Definition of Libor

Libor stands for London interbank offered rate. The interest rate at which banks offer to lend funds (wholesale money) to one another in the international interbank market. [1]

Libor is a key benchmark rate that reflects how much it costs banks to borrow from each other. It is the reference rate for about $350tn of financial products, ranging from interest rate swaps and corporate loans to credit cards, mortgages and savings accounts.

Small daily moves up and down in the Libor rate can cause derivatives traders to lose or make money. Since most mortgage and credit card rates are not calculated daily, ordinary people are more likely to be affected if there is a concerted effort to push the rate in a particular direction for a long period of time. [2]

A bank wishing to borrow funds (or take deposits) from another bank will quote the London interbank bid rate (Libid), while the London interbank mean rate (Limean) is the average of the two.

However, Libor is the most frequently quoted. It is fixed on a daily basis by the main UK banks though it changes all the time as banks agree transactions involving large amounts of funds (usually in Eurodollars). As such Libor has become a key reference rate for all kinds of floating rate transactions, including the issue of floating rate notes. [3]

The Libor is set every day at 11am by a variety of international banks citing wholesale short-term lending rates - and the most common rates are chosen. Precise details relating to the LIBOR setting can be found at


Example of Libor in use

In the syndicated loan market credits are priced at LIBOR+ rates. The higher risk of  the borrower the higher the rate. For instance, a low risk AAA borrower may pay LIBOR + 50 basis points whereas a higher risk BBB borrower will pay LIBOR + 250 basis points. [4]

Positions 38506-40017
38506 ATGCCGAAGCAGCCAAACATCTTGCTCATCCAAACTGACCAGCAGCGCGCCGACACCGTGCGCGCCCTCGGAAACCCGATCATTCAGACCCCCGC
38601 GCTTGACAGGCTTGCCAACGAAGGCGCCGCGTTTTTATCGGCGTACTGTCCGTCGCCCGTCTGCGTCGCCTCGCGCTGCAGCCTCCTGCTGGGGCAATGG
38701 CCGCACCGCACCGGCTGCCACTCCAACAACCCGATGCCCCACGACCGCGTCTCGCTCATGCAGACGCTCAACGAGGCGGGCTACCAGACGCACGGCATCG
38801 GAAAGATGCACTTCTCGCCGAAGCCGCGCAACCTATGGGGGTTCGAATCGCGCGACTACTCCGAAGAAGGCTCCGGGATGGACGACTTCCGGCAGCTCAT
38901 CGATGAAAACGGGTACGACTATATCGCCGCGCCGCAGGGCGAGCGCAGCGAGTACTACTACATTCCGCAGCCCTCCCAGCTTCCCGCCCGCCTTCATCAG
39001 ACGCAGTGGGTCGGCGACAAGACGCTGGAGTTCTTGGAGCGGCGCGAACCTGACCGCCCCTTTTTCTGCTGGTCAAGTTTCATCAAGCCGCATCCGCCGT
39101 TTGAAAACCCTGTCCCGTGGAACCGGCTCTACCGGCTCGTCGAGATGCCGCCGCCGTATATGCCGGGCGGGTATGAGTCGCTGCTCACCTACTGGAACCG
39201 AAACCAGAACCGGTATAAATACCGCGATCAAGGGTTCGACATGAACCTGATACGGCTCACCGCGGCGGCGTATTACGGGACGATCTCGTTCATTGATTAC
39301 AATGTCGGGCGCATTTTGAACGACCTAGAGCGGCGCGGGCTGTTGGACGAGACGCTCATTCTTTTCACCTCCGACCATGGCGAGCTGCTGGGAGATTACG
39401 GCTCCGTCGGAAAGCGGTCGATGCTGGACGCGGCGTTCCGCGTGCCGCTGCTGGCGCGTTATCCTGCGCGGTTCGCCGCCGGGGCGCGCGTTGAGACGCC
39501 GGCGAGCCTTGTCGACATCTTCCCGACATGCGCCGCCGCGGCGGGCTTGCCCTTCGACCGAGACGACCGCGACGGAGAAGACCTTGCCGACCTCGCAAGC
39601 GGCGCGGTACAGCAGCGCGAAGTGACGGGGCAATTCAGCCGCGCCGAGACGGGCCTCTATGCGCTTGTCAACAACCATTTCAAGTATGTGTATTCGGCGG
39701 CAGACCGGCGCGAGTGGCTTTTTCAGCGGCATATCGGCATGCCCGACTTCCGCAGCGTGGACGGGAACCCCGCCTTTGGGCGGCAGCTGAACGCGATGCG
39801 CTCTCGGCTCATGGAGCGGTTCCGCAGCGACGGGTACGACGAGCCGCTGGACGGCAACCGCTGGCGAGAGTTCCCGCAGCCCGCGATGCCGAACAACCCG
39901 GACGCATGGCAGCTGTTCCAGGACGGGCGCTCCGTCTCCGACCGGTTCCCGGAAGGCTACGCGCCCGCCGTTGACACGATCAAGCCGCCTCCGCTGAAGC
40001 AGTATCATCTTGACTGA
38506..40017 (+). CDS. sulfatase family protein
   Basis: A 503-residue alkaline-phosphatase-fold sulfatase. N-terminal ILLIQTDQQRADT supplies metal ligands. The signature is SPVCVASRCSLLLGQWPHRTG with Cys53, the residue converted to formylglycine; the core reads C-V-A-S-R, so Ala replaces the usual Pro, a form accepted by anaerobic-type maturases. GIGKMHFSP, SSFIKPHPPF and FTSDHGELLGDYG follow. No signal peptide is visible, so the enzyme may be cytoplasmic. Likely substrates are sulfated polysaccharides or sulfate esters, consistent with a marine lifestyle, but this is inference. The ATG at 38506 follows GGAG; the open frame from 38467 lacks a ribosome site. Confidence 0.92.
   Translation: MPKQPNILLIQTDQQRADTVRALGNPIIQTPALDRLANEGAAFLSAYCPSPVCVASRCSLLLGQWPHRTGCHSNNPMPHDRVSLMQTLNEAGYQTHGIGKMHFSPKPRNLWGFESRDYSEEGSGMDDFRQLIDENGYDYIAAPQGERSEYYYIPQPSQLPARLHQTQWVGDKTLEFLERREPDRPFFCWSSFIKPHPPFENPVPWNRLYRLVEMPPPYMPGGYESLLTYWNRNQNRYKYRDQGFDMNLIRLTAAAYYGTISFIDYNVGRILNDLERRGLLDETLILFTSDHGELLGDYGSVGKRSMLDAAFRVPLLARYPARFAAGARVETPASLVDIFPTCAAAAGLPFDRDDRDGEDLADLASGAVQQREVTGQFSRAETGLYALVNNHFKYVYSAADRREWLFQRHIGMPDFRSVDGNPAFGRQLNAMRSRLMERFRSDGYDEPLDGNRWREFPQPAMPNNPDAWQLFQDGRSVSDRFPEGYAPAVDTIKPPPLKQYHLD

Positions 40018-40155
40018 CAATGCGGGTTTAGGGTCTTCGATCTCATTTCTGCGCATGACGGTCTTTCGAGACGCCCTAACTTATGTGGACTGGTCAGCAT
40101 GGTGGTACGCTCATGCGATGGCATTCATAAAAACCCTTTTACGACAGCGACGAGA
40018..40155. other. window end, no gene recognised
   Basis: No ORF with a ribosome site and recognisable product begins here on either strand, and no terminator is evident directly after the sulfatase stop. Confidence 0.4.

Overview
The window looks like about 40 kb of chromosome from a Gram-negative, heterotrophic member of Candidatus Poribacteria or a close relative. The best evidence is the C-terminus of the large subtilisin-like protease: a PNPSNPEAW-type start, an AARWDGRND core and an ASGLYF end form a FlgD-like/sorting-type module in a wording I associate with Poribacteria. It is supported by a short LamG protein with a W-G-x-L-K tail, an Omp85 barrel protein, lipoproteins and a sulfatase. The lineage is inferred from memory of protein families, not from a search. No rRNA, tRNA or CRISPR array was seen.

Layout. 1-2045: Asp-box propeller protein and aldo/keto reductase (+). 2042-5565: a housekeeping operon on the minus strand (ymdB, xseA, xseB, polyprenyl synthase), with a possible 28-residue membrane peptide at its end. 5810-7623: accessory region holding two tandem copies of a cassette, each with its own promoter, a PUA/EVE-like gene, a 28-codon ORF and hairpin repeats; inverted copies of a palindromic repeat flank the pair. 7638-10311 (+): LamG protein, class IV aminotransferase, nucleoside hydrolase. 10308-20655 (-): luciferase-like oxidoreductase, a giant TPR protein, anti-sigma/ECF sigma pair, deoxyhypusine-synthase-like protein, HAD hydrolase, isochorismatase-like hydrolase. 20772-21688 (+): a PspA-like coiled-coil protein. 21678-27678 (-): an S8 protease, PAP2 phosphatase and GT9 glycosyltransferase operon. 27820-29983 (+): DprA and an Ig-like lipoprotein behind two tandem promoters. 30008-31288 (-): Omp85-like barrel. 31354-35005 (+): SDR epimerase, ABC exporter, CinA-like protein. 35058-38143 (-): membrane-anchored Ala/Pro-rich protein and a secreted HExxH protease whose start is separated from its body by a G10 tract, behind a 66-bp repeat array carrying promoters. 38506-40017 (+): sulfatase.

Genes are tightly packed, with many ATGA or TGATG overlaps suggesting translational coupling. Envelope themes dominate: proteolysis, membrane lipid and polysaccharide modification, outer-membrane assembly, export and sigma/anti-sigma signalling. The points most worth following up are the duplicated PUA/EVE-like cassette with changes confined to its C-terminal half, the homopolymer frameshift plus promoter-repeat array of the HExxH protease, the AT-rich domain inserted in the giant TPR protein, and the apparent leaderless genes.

Libor in the news – Libor scandal

In 2012, regulators from around the world were probing alleged manipulation by big US and European banks of the London interbank offered rate and other key benchmark lending rates.  By the beginning of 2013 a worldwide investigation stretching from New York to Switzerland to Tokyo had discovered widespread manipulation of benchmark interbank lending rates by traders and brokers. Barclays was the first bank to settle with regulators. In December 2012 the Swiss investment bank, UBS, had agreed to pay a record $1.5bn to US, UK and Swiss authorities to settle allegations of "pervasive" and "epic" efforts to manipulate Libor.

In September 2013, ICAP agreed to pay £55m to settle Libor claims to US and UK regulators making it the first interdealer broker to settle in the worldwide probe into Libor manipulation. UBS, Barclays and Royal Bank of Scotland had already paid a combined $2.4bn in penalties for the parts that they played.

Q&A: Libor and rate manipulation
Interactive: Understanding Libor
In depth: Libor scandal

Libor: the email trail


Video: Libor - big numbers, big questions